ok, strange ending. Basically, this combines the gritty realism
of Centipede.z5 with the deepened context of Joust.z5 and the on
rails experience of Loderunner.z5. But I didn't really enjoy it.
Then again, a pretty neat idea for how to not just literally
adapt the game. [PS: See Zarf's page for how to suppress the
score without leaving a '.' behind.]
What a strange game. Although you can play and "win" naively,
once you play "correctly" you find that the focus of the game
is on certain connotations of the language of the "naive" game,
in a way that's rather, well, silly. Although it hints at
backstory, it reads more to me like a mishmash of ideas pretending
to be a backstory, not something that was actually thought out.
Rather than just using "left" and "right" abstract controls as
in Galaxians.z5 and Invaders1.z5, Invaders2 has the player running
from room to room; this allows an accurate representation of the
shields ("bunkers"), which you can hide in. Unfortunately, you
can't seem to see the aliens, although you can shoot them. Then
there's this bit of backstory with a brooch, but then I die when
I return from it, and I'm not sure if you're supposed to be able
to get past that, but I can't, and it's not a very satisfying ending.
Entertainingly wacky descriptions--"be where ball will be in the
hood of likeli"; basically impossible to play--you're given
guesses as to where the ball will go, but even on the turn previous
to its arrival that guess can be wrong. There aren't really enough
descriptions for it to be worth playing more than a couple points.
(But hey, that's more than zero!) Sometimes the ball wraps from
high to low instead of bouncing, what's up with that? And it seems
to go from 'middle' to 'lowish' without going through 'middle low'.
I quit with score 3 to 2. From the size of the game file I wonder
if I missed a bunch.
An investigation of the dark side of tapper; looking at the
consequences of the gameplay from an almost realistic perspective.
Seemed rather plain to me; it could have been more emotional
and less "just the facts", given the way it was being spun.
I think one of the "Basic Computer Games" books that had
"Hunt the Wumpus" in it also had a text pinball game which
printed out the pinball board as ASCII graphics, rather than
in an IF-ish style. Instead, this games tries to capture
the abstract mental state of being a pinball machine's ball--
much like Marble.z5, with less poeticness and more zip. Kinda
fun, but dunno how much of it I saw, a little hard to get
out of the lower reaches.
I'm not going to guess who any of the authors were, but I'll
note that several of the games just spoke "quality" at me--the
writing, the attention to detail just made me trust the author.
[Those that didn't may not be the fault of the author so much
as the time investment they put into these semi-jokey games,
and I wouldn't hold any of these games against any future games
from their authors.]
The ones that made me feel this way were:
Joust.z5 (with some hesitation--a couple bugs)
Unlabeled.gam (hard to be sure though)
and maybe even Pinball.gam.
Well, this was the one that started it all -- I had an hour to kill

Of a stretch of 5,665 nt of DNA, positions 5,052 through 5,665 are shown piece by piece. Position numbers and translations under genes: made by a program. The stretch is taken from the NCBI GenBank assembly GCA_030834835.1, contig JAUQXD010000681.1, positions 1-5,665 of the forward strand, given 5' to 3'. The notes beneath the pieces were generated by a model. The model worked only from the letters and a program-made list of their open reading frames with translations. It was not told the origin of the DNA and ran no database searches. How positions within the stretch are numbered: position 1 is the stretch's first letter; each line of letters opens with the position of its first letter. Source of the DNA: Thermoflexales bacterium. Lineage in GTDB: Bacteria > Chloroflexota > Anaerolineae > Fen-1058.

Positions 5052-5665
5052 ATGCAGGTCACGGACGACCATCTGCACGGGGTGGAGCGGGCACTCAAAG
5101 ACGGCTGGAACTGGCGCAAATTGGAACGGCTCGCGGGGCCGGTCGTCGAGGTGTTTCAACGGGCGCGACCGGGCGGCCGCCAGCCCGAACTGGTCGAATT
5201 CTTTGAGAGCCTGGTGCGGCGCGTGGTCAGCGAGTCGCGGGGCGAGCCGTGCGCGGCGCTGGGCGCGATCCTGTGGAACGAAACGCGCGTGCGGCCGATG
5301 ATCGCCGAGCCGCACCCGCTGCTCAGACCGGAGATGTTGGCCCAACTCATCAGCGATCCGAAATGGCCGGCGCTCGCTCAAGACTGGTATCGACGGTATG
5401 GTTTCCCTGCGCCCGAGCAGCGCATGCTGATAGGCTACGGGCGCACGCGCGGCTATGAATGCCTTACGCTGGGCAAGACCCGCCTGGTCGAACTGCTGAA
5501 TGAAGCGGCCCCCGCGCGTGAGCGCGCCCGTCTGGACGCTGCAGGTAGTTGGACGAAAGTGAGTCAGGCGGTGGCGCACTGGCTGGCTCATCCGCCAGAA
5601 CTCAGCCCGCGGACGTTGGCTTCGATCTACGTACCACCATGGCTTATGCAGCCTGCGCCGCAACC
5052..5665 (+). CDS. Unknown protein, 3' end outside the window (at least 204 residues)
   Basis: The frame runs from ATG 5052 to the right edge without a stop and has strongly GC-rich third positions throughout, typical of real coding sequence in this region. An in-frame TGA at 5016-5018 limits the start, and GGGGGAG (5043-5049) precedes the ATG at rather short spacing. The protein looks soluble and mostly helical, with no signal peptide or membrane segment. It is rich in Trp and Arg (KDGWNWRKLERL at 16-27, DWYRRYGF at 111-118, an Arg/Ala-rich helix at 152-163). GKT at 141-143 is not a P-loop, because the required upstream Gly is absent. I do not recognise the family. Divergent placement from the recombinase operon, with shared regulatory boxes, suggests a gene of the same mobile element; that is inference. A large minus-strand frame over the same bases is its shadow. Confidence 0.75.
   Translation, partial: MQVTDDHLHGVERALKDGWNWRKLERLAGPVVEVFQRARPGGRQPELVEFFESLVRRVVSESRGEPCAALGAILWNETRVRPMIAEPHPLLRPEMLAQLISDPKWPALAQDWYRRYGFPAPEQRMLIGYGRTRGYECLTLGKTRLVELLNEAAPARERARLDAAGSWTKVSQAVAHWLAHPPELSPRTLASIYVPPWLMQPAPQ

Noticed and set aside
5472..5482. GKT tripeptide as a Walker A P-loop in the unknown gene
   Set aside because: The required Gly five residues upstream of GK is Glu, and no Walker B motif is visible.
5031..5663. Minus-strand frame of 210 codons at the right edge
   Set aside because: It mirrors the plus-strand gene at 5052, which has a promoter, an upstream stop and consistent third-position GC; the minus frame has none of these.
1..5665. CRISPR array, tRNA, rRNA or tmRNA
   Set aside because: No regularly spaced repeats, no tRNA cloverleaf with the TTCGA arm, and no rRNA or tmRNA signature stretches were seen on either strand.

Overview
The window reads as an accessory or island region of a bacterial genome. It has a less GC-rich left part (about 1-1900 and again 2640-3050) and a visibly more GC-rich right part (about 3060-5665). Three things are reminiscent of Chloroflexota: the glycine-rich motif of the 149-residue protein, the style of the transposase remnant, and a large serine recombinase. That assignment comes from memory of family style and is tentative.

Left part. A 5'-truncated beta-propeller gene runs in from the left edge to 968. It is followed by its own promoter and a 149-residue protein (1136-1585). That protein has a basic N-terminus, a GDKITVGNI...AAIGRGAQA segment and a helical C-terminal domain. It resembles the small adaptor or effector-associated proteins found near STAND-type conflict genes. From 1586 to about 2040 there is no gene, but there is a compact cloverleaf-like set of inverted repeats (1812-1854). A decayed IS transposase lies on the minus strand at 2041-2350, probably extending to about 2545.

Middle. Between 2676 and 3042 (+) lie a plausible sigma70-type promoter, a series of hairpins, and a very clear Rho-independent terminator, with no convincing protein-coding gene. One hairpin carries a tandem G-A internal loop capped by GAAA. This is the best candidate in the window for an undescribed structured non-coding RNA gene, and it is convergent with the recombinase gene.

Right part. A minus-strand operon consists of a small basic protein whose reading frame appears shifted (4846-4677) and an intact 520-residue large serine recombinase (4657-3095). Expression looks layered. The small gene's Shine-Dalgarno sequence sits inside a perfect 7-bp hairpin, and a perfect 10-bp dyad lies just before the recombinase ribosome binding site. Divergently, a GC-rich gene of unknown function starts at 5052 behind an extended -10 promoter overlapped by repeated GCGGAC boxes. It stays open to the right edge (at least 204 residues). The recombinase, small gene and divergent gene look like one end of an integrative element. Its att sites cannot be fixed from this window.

and a wacky idea, so I wrote this up. Then I decided it'd be fun to
have a bunch more like it, so I started up a channel on the MUD, posted
this as a sample, and let folks have at it. But I communicated the idea
poorly; people thought that cleverly porting arcade games to text was
the gimmick, whereas I was looking for colorful scenarios that fit the
games sort of by analogy. For Space Invaders, you might have a game
about Pat Buchanan patrolling the Mexican border. Or a game about
getting it on with a co-worker in a stuck elevator -- Elevator Action,
dontcha know. That sort of thing. Of the submissions, the unlabeled
one was the closest to what I had in mind.
> [PS: See Zarf's page for how to suppress the score without leaving a
> '.' behind.]
Yeah, I knew that already. Again, the other thing about these games
was that they were supposed to take like an hour or two to code, so I
did it the quick n' sloppy way. Then one of my cohorts shows up with
a 200K Centipede and makes me look bad. Sassafrassin' overachievers.
> Adam Cadre <a...@adamcadre.ac> wrote in <3A50F9...@adamcadre.ac>:
> > [announcment stuff]
> In an attemt to stave off doing gobs of filing or god forbid going to bed,
> I started trying a few of these. Dindn't really do much in most that i
> tried, but I did win marble madness and I would like to say that I thought
> the writing in that to be just breathtaking. 'X me and X my will' were the
> first two things I tried and I think that's what got me hooked (:), and the
> encounters with Other... anyway, i only got 12000 points so i'll have to
> play around a bit more later...
The game I liked the most was probably Centipede. I think this one would be
very enjoyable, even for people who have no experience with the arcade game.
Having played all the games featured in this pack before (in their 'real'
incarnations), I have to say that it was excellent fun to see them as text
games. In my mind, I knew what everything looked like, and I recognized the
world my character was in, especially in Lode Runner and Dig Dug (which I
failed to complete, even though I blew up Pooka and Fygar). And Night Driver,
ofcourse (must really play that one again sometimes..).
> As for 'unlabled.gam' (which i started up mainly because i thought it was
> an error or something...), am i just totaly missing something or is what i
> see all that there is. I read the newspaper but all i can seem to do is run
> around like a dead chiken and trg fubg ol n ovt s'a zvffyr naq QVR. Is that
> all there is? Though when I saw the ending the first time I did laugh my
> ass off... :)
I have a feeling that this is all there is. I recognized the game quite early
on, so it was very fun to see that I was right when the ending came.
Anyway, this pack kept me occupied for quite a while. Lots of fun! Regards to